Where the square is filled with adults and children engaged in good conversation over a drink or two, the unlit doorways and dark alleys attract the myriad of teenagers that converge on Bivongi. From the lack of town gossip, I imagine they are good kids who just find pleasure in something secret. A dark alley in a big city would be the beginning of bad news.

My favorite festival at Bivongi is the Mercato della Badia which will be on August 17 and 18. The second day will end literally with a bang, with fireworks and lost animals. The already tiny streets will diminish even further as stalls are set up to entice the stream of visitors to buy their trinkets, local specialties and ceramics. I’ve already promised myself to purchase some lovely hand painted, southern style pottery for the kitchen since, as my good friends well know, I love to cook so much.

Link

Aug 8, 2009

For Sale...Fruit, Vegetables and Sofas

In Monasterace, the sounds of a voice over a loudspeaker made me turn to see what was going on. When I lived in Trinidad I was used to political parties bombarding listeners with their propoganda blasted from loudspeakers perched atop their vans .

This, however, was not a political entreaty. A variety of sofas of various styles and colors were each covered in plastic and piled one on top the other on the back of a large truck. The loudspeakers on the cab shouted,

"Buy a three seat sofa for a bargain price of E50"

I've learned that "you get what you pay for" and I suppose in a month it would be again time to buy another sofa. And I suppose it would be better to not know where those sofas came from.
Link

Aug 7, 2009

Caught up in Small Town Gossip

I'm sitting under the blue striped umbrella #22 trying to get into my summer read, The Angel's Game, when my attention is pulled away by a high pitched squeal. I look up to see a young bikini clad girl frozen in place, looking my way with eyes wide and mouth hanging open.

Since I've no idea who she is, logic makes me look behind me to see who might have the matching look. An attractive blond is standing one umbrella away and as I look, the blue bikini runs across the sand and launches herself into the arms of the blond. A family re-union.

As tradition goes, families return to the same beaches every summer, friendships form and everyone knows everyone else's business. It seems the blond knows just about everyone on the beach judging from the many air kisses that subsequently passed a number of cheeks.

But what is interesting to the rest of us on-lookers, is the young man who stands beside her. As a newcomer to the beach last year, I had heard stories about this blond who always came to spend each summer with her family, bringing a different boyfriend. Like Old Faithful, she did not disappoint and it remains to discover what the family thinks of this summer love.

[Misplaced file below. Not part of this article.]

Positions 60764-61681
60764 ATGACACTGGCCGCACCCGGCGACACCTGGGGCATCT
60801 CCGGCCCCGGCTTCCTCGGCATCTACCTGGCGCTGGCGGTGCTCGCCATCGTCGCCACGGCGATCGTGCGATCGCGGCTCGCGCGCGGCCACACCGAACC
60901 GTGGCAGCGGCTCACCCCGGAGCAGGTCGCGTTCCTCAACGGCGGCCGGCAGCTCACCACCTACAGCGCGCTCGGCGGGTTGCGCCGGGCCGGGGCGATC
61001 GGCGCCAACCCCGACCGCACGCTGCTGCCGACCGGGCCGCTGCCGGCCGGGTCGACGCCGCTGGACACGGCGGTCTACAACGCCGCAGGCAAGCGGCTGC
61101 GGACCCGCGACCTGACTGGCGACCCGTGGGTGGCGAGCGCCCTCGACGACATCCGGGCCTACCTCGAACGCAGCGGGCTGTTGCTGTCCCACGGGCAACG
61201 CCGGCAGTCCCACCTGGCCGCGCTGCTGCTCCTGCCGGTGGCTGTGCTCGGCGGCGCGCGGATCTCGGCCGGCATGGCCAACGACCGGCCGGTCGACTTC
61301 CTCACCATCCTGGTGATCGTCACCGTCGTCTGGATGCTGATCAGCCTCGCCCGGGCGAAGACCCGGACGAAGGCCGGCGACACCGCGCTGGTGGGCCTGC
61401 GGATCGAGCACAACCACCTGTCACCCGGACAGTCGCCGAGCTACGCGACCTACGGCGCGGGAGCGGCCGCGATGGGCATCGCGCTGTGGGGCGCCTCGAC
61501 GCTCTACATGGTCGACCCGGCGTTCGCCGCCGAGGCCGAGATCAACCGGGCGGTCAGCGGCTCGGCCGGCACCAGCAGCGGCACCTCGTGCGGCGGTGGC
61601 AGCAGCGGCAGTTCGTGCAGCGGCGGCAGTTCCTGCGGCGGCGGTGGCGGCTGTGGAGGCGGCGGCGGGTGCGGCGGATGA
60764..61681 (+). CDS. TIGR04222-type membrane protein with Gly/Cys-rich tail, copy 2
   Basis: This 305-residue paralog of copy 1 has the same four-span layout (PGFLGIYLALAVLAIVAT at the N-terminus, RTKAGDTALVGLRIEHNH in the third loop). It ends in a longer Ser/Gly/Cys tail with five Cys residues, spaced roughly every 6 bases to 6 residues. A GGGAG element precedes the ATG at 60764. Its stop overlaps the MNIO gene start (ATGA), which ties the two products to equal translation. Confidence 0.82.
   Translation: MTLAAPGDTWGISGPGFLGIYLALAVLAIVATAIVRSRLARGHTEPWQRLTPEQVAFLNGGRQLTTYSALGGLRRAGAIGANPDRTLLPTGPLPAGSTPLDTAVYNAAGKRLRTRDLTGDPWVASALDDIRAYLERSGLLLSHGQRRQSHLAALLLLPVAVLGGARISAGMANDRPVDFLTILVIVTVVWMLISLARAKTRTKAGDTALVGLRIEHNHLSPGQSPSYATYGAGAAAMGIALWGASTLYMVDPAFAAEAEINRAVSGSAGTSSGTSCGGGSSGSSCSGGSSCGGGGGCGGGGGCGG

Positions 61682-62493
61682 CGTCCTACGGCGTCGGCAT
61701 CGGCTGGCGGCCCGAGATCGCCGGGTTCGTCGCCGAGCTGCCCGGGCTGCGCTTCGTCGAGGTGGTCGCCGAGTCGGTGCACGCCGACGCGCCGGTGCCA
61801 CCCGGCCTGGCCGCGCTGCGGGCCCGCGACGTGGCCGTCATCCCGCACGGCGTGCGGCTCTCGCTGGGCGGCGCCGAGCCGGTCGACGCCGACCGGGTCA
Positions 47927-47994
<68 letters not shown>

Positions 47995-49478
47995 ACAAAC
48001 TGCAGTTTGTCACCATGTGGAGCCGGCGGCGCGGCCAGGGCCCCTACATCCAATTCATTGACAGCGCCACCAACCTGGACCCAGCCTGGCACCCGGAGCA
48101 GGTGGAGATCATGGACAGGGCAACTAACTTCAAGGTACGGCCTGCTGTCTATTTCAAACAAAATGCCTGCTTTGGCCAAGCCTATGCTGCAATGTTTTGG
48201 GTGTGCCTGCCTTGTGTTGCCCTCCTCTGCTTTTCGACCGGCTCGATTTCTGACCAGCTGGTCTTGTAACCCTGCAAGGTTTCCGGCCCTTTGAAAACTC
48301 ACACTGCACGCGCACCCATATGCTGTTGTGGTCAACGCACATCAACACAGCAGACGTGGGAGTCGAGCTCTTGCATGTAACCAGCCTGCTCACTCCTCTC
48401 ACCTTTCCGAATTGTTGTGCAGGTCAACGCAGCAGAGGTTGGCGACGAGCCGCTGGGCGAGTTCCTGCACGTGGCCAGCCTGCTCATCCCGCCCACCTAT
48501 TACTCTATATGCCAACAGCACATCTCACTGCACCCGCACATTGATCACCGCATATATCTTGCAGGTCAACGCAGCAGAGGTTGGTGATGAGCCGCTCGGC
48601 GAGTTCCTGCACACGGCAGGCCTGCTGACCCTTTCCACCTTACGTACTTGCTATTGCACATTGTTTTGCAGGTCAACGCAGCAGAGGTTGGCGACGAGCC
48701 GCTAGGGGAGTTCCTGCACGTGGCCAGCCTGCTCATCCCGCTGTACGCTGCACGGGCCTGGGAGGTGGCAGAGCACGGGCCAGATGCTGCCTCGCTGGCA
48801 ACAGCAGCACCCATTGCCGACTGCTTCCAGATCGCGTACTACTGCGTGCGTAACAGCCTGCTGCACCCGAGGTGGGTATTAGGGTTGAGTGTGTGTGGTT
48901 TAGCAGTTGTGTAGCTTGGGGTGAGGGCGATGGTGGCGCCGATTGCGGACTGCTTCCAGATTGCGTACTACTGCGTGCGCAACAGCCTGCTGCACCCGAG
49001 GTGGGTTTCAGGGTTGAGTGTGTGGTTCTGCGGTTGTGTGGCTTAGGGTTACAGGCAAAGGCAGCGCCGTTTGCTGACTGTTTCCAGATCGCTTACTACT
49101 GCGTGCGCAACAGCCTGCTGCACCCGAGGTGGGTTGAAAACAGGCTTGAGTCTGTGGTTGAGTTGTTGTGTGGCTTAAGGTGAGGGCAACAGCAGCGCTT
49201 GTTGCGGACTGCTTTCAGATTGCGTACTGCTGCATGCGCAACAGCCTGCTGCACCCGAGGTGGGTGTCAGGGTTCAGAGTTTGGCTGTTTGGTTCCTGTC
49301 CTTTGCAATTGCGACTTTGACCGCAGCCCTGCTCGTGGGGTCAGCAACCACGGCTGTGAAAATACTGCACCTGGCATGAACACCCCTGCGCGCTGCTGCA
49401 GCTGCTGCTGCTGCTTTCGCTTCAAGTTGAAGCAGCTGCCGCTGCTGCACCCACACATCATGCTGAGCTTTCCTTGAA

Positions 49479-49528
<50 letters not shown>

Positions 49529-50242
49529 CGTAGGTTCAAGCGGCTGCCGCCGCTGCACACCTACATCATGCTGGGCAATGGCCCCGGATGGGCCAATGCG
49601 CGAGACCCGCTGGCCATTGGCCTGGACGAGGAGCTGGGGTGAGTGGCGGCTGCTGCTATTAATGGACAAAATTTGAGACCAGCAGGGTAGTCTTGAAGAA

I hope my book has better promise for riveting suspense.
Link

Aug 4, 2009

Italy on Vacation - It's August!!!!



Last weekend saw evidence of all of Italy going on vacation...at the same time. Ribbons of multicolored traffic, standing still, lined many of the freeways and entrances to ports of call for those catching the ferries to the islands. Patience. What a way to begin a vacation!

We are leaving today for a month of blazing hot sunshine and seaside adventure in Calabria. (I started drinking litres of water on Saturday, trying to prepare my body for the heat.) With most of Italy already settled, hopefully traffic will not be too bad.

What's not to like about a country that takes a month off to relax?


Link

Aug 3, 2009

Ice Delivered right to our Doorstep

Louise at A View from Carmine Superiore, a village that shares this northern mountainous space, predicted thunderstorms this weekend. And she was right. The curtains are in and the gazebo is again naked.

A storm with an amazing display of lightning, ear splitting thunder and lots of hail tore through the midnight hour on Saturday leaving susceptible plants in ruin. The ground was covered in white.

On Sunday morning, Zefferino, from the house below, called out as he walked past on his way to the mountain.

"You still have ice."

Which brought both A and I running to see what he was looking at. There at the gate was a carpet of white pellets, frozen together, and covering the step...a reminder of the crazy weather we have in the foothills.
Link

Gazebo Transformed into an Outdoor Space



What a busy week! Remember the "experience" I had last Tuesday? This is where that material went.



This is the space before and after (leafy rose vines cover the fence and gazebo). Curtains close in the space and add some much needed color.



We had A's crew and their wives over on Friday for dinner.
And then I hung out reading and enjoying the billowing curtains on Saturday



Then changed it again for dinner with A






I prefer red wines, but this Vermentino from Tuscany is delicious




The flowers were cut from a buddleia (butterfly bush) along the side of the road. Its going to join the ranks of my garden plants just for the flowers. True to it's nature, the moths that were attracted to the hanging lamps also found dinner waiting in the pretty lavender petals.

Link